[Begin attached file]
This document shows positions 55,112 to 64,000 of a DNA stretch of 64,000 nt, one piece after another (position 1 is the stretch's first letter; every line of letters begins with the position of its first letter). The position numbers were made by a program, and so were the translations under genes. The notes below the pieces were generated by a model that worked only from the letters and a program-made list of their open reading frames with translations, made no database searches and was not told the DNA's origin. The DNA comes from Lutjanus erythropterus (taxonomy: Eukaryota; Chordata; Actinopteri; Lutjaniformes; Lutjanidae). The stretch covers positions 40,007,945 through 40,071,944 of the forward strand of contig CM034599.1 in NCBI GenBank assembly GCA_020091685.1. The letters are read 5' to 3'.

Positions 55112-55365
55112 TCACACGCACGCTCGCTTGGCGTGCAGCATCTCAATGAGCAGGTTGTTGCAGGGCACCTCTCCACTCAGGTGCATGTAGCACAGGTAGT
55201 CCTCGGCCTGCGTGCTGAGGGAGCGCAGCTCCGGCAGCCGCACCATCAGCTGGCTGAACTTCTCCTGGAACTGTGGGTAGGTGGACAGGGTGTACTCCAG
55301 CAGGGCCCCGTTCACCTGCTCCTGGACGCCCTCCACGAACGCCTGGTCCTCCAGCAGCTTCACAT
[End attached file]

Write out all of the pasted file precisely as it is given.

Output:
This document shows positions 55,112 to 64,000 of a DNA stretch of 64,000 nt, one piece after another (position 1 is the stretch's first letter; every line of letters begins with the position of its first letter). The position numbers were made by a program, and so were the translations under genes. The notes below the pieces were generated by a model that worked only from the letters and a program-made list of their open reading frames with translations, made no database searches and was not told the DNA's origin. The DNA comes from Lutjanus erythropterus (taxonomy: Eukaryota; Chordata; Actinopteri; Lutjaniformes; Lutjanidae). The stretch covers positions 40,007,945 through 40,071,944 of the forward strand of contig CM034599.1 in NCBI GenBank assembly GCA_020091685.1. The letters are read 5' to 3'.

Positions 55112-55365
55112 TCACACGCACGCTCGCTTGGCGTGCAGCATCTCAATGAGCAGGTTGTTGCAGGGCACCTCTCCACTCAGGTGCATGTAGCACAGGTAGT
55201 CCTCGGCCTGCGTGCTGAGGGAGCGCAGCTCCGGCAGCCGCACCATCAGCTGGCTGAACTTCTCCTGGAACTGTGGGTAGGTGGACAGGGTGTACTCCAG
55301 CAGGGCCCCGTTCACCTGCTCCTGGACGCCCTCCACGAACGCCTGGTCCTCCAGCAGCTTCACAT